Her Blood Turned Blue, How It Happened

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There are “blue bloods,” as in aristocrats or people who are socially prominent. There is Blue Bloods, the television series. Then, there’s the woman who actually had blue blood, as described in a case report in the New England Journal of Medicine.

No, she wasn’t Vulcan or Kree, and she wasn’t born that way. Instead, the issues began after the 25-year-old woman had used what was described as “large amounts of topical benzocaine” for a toothache. Within a day, she had began experiencing weakness, fatigue, and shortness of breath, breathing at a rate of over 20 breaths per minute. Normally, your respiratory rate should be between 12 and 20 breaths per minute when you are not watching Game of Thrones or exercising. This may have left her feeling blue. If it did, here feelings weren’t the only thing that turned blue. Her skin turned bluish as well.

Otis U. Warren, MD, and Benjamin Blackwood, MD, who authored the case report, saw the patient at Miriam Hospital in Providence, RI. In the emergency department, the patient’s initially measured oxygen saturation was 88%. The oxygen saturation, or “O2 sat” if you don’t have enough time to say “xygen” and “uration,” is the percentage of hemoglobin in your red blood cells that is carrying oxygen molecules. This normally should be at least 95% because hemoglobin is the protein in your red blood cells that acts as Ubers or Lyfts for oxygen, carrying oxygen to different parts of your body. Oxygen, of course, is essential for your body parts to survive. In other words, no oxy, no lifey.

When they took her blood (a sample of it and not all of it), the blood appeared dark bluish as seen in the photos in the following tweet:

Sort of looks like the stuff coming out of Bree Larson’s nose in the movie Captain Marvel. Doctors ran some tests on the blood and found that the oxygen saturation was actually lower than initially measured, 67%. Additionally, 44% of the hemoglobin in the blood was methemoglobin, a form of hemoglobin that can carry oxygen, but can’t release the oxygen as needed into body tissues. Think of this a Lyft or Uber that can pick up passengers but can never drop them off anywhere.

Thus, while having “blue blood” figuratively may help you get into a country club, having blue blood literally can get you into trouble. In this case, doctors deemed the woman’s methemoglobin levels and resulting symptoms severe enough to require treatment. Therefore, the team taking care of the woman gave her something else blue: methylene blue though an intravenous line. If you think this is like using ketchup to remove a tomato sauce stain, it isn’t. Methylene blue can help convert methemoglobin into hemoglobin and is a standard treatment for more severe cases of methemoglobinemia, which is having too much methemoglobin is your red blood cells and thus your blood. The suffix “-emia” refers to “in the blood” or “of the blood.”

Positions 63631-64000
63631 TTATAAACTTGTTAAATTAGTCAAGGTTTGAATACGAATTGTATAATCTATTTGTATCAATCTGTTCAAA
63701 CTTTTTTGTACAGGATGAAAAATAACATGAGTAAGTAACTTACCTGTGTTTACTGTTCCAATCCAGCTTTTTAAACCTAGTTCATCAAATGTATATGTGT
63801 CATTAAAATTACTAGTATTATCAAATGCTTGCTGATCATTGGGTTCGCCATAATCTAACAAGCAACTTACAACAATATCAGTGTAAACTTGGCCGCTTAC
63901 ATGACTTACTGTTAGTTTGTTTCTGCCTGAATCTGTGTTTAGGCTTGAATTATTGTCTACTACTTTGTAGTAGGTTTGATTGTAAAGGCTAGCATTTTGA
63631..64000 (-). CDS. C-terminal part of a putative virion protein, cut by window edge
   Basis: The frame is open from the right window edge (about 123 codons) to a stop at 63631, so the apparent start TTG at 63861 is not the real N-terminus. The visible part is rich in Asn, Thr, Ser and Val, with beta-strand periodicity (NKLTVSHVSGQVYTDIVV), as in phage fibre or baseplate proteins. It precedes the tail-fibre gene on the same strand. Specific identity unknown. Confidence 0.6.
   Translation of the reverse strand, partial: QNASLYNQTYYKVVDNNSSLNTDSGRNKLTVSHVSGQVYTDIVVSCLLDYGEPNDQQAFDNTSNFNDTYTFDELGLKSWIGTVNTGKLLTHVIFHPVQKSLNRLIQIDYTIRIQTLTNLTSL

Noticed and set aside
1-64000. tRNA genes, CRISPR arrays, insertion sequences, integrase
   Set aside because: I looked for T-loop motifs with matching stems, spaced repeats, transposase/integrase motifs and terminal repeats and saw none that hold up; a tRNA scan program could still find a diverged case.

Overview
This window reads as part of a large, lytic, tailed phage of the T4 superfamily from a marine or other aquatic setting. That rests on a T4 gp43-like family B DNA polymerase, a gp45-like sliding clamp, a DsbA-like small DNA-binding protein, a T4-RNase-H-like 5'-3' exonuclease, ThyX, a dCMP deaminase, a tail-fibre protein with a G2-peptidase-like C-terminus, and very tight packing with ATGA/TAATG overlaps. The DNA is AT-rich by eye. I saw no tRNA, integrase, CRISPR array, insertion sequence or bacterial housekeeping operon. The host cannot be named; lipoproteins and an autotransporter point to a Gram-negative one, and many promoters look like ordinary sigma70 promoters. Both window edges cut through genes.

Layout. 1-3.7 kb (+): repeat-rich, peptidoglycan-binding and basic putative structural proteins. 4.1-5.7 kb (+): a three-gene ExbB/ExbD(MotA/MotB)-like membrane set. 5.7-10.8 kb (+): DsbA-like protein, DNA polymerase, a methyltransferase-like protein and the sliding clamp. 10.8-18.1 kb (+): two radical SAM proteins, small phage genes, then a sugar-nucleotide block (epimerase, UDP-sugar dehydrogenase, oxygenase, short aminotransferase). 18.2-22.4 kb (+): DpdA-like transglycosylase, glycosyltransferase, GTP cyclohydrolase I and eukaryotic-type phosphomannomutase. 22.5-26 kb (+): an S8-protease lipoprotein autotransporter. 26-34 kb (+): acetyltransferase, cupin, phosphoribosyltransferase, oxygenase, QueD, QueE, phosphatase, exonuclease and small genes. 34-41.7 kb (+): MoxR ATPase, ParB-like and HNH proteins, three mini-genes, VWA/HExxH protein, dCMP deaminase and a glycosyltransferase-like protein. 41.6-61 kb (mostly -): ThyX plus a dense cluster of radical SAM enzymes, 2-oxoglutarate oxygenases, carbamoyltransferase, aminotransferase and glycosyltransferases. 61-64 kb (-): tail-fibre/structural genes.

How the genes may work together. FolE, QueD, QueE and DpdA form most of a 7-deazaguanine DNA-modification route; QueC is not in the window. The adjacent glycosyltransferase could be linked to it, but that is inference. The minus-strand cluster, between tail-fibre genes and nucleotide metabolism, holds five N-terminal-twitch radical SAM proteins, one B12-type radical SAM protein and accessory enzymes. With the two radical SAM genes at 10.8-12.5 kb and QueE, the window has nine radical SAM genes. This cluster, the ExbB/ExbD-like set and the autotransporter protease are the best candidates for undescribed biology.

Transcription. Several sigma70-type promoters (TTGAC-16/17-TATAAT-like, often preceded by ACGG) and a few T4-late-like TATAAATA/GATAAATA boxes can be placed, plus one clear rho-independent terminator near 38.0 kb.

More mild cases of methemoglobinemia may not need treatment. Other possible treatments include ascorbic acid, hyperbaric oxygen therapy, red blood cell transfusion, and exchange transfusions, as described by the National Library of Medicine (NLM) Medline Plus website.

Apparently the methylene blue did the trick and completely reversed her problems. After the treatment, she and her blood were not longer blue da ba dee da ba daa, as the song goes. She still had the toothache, so the doctors then suggested that she see a dentist.

In general, there are two ways that you can get methemoglobinemia. One is to have it at birth, which is called either inherited and congenital methemoglobinemia. In this case, there is a problem with erythrocyte reductase, the enzyme that converts methemoglobin to hemoglobin. Either there isn’t enough of this enzyme in your red blood cells or the enzyme just ain’t functioning well in your body.

The second way is to get it is being exposed to particular medicines, chemicals, or foods, which is considered acquired methemoglobinemia. As I wrote previously in Forbes, last year the U.S. Food and Drug Administration (FDA) issued a warning about how benzocaine can lead to methemoglobinemia, especially in kids less than two years of age. Benzocaine is an anesthetic found in products such as Anbesol, Cepacol, Chloraseptic, Hurricaine, Orabase, Orajel and Topex. Other substances that can lead to methemoglobinemia include nitrobenzene, a chemical used in manufacturing, certain antibiotics such as dapsone and chloroquine, and nitrites, added to meat to prevent spoiling. In acquired methemoglobinemia, just stopping the offending substance may resolve the problem.

Of course, keep in mind that this is case report in the New England Journal of Medicine for a reason. It is a rare occurrence. It’s not as if everyone using benzocaine is turning blue. Therefore, if you are less than two years old and can somehow read this, you may want to lay off on the benzocaine since your risk of methemoglobinemia is higher. If you are older and want to use benzocaine, in most cases, you have nothing to worry about, as long as you follow instructions and preferably communicate with your dentist. However, if you do start having a headache, shortness of breath, fatigue, giddiness, or changes in your mental state after using benzocaine, don’t just brush it off as something more may be happening.

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